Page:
'Ron Goossens, Low-Budget Stuntman': Film Review | Oldenburg 2017

Courtesy of Entertainment One
A potent cocktail of hilarity and vulgarity.

An alcoholic daredevil becomes an unlikely national hero in this cheerfully crass Dutch comedy.

A deceptively smart film about proudly stupid people, Ron Goossens, Low-Budget Stuntman is the latest homegrown hit from Dutch writer-director team Steffen Haars and Flip van der Kuil. The duo are best known in northern Europe for their TV comedy series New Kids, which spawned two big-screen spinoffs and scored significant success abroad, notably in Germany. Their default comic style is loud, lewd and knowingly crude, but leavened with sharp production values and thick dollops of irony.

More conventionally plotted and less culturally specific than the pair's previous films, Ron Goossens could help them break out into English-speaking markets with the right kind of targeted pitch. Remake potential is also an option: The title and main character already feel like a Will Ferrell vehicle in waiting, while the booze-fueled action sequences should appeal to fans of amateur stunt shows like Jackass. Following its German premiere last week at the Oldenburg International Film Festival, this slick slapstick caper makes its U.S debut this weekend at Fantastic Fest in Austin, Texas, where Haars and van der Kuil are regulars.

Tim Haars, brother of co-director Steffen, gives an enjoyably lugubrious deadpan performance as Goossens, a small-town alcoholic loser with a fondness for attempting dangerous stunts when he is blind drunk, which is most of the time. After one of his failed car jumps becomes an internet sensation, elevating Ron to ironic-moronic folk-hero status, he is recruited by enterprisingly sleazy agent Berrie (Michiel Romeyn) to work as a cut-price stuntman in the impoverished Dutch movie industry. His off-target falls, bruising fights and rib-cracking car crashes are all the more impressively staged for their apparent drunken amateurism. It takes real professionalism to look this unprofessional.

But even as his fame takes off, something is rotten in the Goossens household. Bored with his incessant boozing, Ron's pregnant wife Angela (Maartje van de Wetering) is sleeping around with all of his drinking buddies, cruelly threatening to end their relationship and abort the child. She gives Ron an arbitrary task to prove his love: If he can seduce sexy Dutch screen queen Bo Maertens (playing herself as a haughty diva) then he will prove himself worthy of Angela, thereby saving the marriage. It feels like a Mission: Impossible, not least because Bo is a teetotaler and violently averse to Ron's perpetually inebriated, vulgarian charms. But he makes a valiant effort all the same, learning some vital lessons in self-respect along the way.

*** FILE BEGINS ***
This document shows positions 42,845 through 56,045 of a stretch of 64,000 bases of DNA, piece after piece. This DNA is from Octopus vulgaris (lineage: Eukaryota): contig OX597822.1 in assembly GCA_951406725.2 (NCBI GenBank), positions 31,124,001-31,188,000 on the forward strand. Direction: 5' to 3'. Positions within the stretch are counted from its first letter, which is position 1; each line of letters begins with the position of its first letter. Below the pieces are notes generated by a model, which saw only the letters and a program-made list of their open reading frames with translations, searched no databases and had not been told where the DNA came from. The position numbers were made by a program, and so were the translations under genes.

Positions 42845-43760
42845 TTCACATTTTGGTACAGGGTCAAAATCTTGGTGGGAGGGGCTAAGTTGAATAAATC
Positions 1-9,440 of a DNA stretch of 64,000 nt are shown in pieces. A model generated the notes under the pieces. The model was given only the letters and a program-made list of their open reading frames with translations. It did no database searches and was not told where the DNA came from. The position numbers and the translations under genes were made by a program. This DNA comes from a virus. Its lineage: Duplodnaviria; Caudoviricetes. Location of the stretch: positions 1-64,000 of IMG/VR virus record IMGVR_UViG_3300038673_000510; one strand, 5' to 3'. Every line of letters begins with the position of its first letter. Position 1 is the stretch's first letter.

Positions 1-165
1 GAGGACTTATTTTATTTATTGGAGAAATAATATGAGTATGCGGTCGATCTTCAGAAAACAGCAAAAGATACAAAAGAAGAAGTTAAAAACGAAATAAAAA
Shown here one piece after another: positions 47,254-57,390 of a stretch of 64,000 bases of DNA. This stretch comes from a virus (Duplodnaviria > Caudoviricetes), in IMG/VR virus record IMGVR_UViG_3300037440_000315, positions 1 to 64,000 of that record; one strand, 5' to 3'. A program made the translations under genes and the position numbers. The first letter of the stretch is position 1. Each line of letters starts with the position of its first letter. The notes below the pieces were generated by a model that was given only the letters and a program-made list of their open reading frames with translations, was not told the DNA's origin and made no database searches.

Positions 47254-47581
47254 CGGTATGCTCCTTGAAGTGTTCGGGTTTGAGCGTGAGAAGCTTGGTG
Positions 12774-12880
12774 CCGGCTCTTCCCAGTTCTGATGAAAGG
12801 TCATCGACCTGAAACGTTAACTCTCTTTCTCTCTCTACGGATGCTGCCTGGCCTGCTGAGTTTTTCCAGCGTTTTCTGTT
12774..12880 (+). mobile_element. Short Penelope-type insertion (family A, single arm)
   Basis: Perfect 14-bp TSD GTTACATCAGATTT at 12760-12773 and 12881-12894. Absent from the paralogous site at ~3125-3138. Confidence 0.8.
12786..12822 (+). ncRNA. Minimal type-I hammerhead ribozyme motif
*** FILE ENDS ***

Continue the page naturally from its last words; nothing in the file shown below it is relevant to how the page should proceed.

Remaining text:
Zippy and cartoonish, Ron Goossens clocks in at a lean 78 minutes. This brisk pacing keeps the jokes snappy but feels a little rushed during the third act, especially considering that crisp running time includes an extended post-credits sequence and several cheesy musical numbers by Dennie Christian, a mullet-haired German schlager-pop singer who enjoyed David Hasselhoff-like success in the 1970s and 1980s. The in-joke reference may be parochial, but the self-mocking tone strikes a universal chord. Likewise multiple cameos by famous faces from the Dutch film scene will pass non-native viewers by, but the gist of the joke is obvious. Most are sportingly satirizing themselves in the manner of the Ricky Gervais TV series Extras

Ron Goossens is packed with quickfire gags both verbal and visual. Indeed, there is more than enough material here for Haars and van der Kuil to ditch the casual racism, misogyny and homophobia that serve as lazy fallbacks in their adolescent bro-humor arsenal. Such uncouth lapses come sheathed in protective irony, of course, but they still feel like cheap shots, even in a film that celebrates boorish stupidity. That said, this cheerfully crass romp is mostly a lowbrow laugh riot enlivened by some surprisingly subtle comic detail, from its sharply observed film-within-a-film spoofs to Sizzler Amsterdam's archly mock-epic score. A guilty pleasure.

Production companies: Kaap Holland Film, Entertainment One Benelux, Steffen & Flip
Cast: Tim Haars, Bo Maerten, Henry Van Loon, Michiel Romeyn, Waldemar Torenstra, Chris Zegers, Dennie Christian, Maartje van de Wetering, Hanna van Vliet, Roy Reymound Directors, screenwriters: Steffen Haars, Flip van der Kuil
Producer: Maarten Swart
Cinematographer: Joris Kerbosch
Editor: Flip van Der Kuil
Music: Sizzler Amsterdam
Venue: Oldenburg International Film Festival
Sales company: Dutch Features, Zandvoort

78 minutes

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